Bits ‘n’ Pieces: June 11, 2020

By Lorraine H. Marie
Reader columnist

East, west or beyond, sooner or later events elsewhere may have a local impact. A recent sampling:

Retired military generals were speedy in openly disagreeing with President Donald Trump’s response to peaceful protests over the May 25 death of George Floyd, a black man killed by a police officer in Minneapolis, Minn. One general faulted Trump for blaming anti-fascists for violence and property destruction. As pointed out by, so-called “antifa” operates primarily to shut down fascist events and defend against racists. Anti-fascist history began during World War II, in response to European fascism under dictators Adolf Hitler in Germany and Benito Mussolini in Italy. Current adherents to the loosely organized antifa group do not rule out use of violence when confronting fascists and racists.

Twitter announced last week that it had removed fake calls for violence by “antifa,” which were actually posted on the social media platform by white supremacists.

In May, the FBI stopped the plans of a white supremacist “Boogaloo Boi” to spark an uprising he believed would result in martial law and civil war. The FBI said the Ohio man was charged with plotting to kidnap and kill police officers so he could steal their equipment. Informants indicated the plan included help from armed militiamen. The broader scheme was to encourage other Boogaloo militia to adopt similar actions leading, ultimately, to “Patriots” establishing an authoritarian nationalist regime.

Other Boogaloo arrests have occurred in Colorado (where law enforcement discovered a large arsenal in a car trunk, en route to a protest), Missouri and Nevada. The latter included a suspect who allegedly told an informant he planned to blow up a power substation, The Hill reported.

In response to the ongoing police brutality protests, congressional Democrats unveiled the Justice in Policing Act of 2020. If enacted, The New York Times reported, it would put in place new requirements for police agencies to qualify for federal aid, such as bias training, a national registry documenting police misconduct, required reporting for use of force and a ban on practices like the deadly chokehold.

Reactions to the police brutality protests have come from across the political spectrum, including Utah Republican Sen. Mitt Romney, who marched in Washington, D.C., with a large crowd of evangelicals chanting Black Lives Matter and singing “this little light of mine”; numerous media accounts of black people, protesters and journalists  injured by police; protesters turned additional fencing put up at the White House into a memorial for black people who died from police or white brutality; Minneapolis is contemplating how to disband and rebuild its policing; The New York Times editorial page editor resigned after not pre-reading and then printing an editorial with false info advocating violence against protesters; a Marine stood for three hours with a sign asking for justice while wearing two Purple Hearts and black tape across his mouth with the words “I can’t breathe”; and civil rights groups are suing the president and Attorney General William Barr over their violent response to peaceful protests. What’s more, Trump advised state governors to use the military to create “total domination” over protesters.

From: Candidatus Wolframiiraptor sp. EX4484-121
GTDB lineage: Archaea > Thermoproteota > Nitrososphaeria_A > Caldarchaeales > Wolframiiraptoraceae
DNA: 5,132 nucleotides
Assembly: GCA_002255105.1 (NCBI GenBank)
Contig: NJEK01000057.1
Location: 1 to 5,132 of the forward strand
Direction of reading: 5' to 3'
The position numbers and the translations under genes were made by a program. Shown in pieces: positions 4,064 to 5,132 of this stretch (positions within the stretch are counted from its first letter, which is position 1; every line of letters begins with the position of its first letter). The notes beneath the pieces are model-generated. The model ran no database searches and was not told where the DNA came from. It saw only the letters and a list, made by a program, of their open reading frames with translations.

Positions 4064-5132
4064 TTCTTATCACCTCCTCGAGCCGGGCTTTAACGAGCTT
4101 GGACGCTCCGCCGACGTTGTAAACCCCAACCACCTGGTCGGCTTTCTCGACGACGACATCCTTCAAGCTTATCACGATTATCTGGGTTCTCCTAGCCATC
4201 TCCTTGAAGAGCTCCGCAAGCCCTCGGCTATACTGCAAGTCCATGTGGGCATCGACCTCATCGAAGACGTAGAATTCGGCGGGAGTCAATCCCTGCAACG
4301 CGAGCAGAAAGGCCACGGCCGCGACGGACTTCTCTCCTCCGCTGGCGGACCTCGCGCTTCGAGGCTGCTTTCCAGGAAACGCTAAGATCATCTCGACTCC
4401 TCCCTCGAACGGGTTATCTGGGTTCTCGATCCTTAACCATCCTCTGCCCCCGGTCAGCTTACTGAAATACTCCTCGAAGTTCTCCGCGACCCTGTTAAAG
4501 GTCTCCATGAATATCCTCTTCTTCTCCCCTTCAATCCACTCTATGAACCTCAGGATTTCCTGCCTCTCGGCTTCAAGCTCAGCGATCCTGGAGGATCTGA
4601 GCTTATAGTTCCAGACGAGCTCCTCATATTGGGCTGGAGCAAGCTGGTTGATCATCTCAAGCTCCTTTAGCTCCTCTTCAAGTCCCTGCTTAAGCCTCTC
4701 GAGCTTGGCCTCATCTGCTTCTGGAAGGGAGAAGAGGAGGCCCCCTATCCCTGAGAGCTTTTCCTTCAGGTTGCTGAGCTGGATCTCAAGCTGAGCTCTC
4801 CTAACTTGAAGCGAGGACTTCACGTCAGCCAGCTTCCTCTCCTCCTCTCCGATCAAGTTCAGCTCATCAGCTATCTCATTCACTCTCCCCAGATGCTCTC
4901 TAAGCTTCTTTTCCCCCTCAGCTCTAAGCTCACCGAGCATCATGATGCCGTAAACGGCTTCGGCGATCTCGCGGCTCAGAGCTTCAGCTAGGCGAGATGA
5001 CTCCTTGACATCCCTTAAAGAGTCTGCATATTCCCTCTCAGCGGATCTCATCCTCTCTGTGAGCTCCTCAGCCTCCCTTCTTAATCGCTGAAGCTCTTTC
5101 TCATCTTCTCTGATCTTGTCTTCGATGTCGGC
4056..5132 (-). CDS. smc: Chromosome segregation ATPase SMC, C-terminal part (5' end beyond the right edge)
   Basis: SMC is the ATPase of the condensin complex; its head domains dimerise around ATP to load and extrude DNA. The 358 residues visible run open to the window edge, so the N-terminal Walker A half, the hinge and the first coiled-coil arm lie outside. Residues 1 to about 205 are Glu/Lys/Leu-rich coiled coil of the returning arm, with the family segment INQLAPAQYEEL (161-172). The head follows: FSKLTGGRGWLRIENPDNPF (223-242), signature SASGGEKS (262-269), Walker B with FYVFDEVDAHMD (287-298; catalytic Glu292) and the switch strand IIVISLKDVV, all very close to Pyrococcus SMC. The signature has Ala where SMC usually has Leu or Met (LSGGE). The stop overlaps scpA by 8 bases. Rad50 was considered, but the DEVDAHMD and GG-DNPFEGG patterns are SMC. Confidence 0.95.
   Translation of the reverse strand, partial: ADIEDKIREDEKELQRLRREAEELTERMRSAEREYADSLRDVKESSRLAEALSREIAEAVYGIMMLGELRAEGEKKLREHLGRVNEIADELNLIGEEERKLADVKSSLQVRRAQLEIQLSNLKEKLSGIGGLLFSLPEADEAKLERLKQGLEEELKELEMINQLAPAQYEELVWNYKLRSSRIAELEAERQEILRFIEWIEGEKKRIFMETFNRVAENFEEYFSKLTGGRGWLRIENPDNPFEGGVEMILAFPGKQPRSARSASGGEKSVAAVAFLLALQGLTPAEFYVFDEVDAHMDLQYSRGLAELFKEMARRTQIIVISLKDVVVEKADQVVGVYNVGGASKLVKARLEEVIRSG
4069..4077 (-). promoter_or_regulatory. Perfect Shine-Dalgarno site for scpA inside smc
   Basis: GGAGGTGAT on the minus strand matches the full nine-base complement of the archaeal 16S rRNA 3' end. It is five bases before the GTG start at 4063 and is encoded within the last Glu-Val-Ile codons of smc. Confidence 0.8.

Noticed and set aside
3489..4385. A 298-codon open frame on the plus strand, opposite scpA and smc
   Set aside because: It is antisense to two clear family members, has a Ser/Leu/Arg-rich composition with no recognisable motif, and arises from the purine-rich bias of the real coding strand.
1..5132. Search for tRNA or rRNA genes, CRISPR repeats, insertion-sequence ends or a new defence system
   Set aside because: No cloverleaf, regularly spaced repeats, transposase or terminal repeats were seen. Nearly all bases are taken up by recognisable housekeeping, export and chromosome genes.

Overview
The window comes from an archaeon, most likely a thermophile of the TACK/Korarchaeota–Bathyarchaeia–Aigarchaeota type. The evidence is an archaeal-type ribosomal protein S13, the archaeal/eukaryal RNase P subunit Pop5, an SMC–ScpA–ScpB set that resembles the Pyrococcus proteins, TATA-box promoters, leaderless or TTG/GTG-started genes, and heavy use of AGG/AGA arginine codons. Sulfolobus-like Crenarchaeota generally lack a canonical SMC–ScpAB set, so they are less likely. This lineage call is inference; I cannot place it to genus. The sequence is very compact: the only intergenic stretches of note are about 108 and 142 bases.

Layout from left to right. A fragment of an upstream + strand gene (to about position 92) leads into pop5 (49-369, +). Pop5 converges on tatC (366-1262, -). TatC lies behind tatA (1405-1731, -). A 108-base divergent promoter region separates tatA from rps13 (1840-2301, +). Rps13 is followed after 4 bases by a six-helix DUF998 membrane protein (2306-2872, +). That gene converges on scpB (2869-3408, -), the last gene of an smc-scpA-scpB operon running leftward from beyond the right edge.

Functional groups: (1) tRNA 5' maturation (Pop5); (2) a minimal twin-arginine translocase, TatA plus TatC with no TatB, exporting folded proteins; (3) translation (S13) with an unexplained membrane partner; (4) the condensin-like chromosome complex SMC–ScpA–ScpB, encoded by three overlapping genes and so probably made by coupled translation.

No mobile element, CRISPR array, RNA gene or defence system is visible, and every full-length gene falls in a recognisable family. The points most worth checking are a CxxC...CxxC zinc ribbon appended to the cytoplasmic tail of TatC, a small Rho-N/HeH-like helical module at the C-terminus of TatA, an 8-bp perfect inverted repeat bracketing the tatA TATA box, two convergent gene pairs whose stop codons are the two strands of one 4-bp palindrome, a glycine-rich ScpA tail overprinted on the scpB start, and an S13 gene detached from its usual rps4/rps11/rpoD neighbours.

There have also been numerous Black Lives Matter solidarity protests overseas. According to an ABC News/Ipsos poll, 63% of American disapprove of how Trump has handled the protests, with 84% saying the protests are justified.

Due to an admitted “misclassification error,” unemployment in May was higher than the 13.3% reported by the Bureau of Labor Statistics, The Washington Post reported. It was more likely 16.3%. The figure was 19.7% in April.

Politico reports that concerns over government spending to address a delayed response to COVID-19 may offer Social Security opponents a chance to quietly get out the knife. Romney’s TRUST Act calls for congressional committees to create “solutions” for the SS trust fund. Opponents of the Act regard it as a behind-closed-doors attack on SS and Medicare, and encourage lawmakers to fix funding gaps by lifting the payroll tax lid on the wealthy, rather than cutting benefits.

The U.S. death count from COVID-19 was 110,900 on June 9, according to data reported by The New York Times. Idaho is among the 22 states where new COVID-19 cases are increasing, The Times reported.

Blast from the past: “Congress shall make no law respecting an establishment of religion, or prohibiting the free exercise thereof; or abridging the freedom of speech, or of the press; or the right of the people peaceably to assemble, and to petition the government for a redress of grievances.” The First Amendment to the Constitution, written by James Madison.

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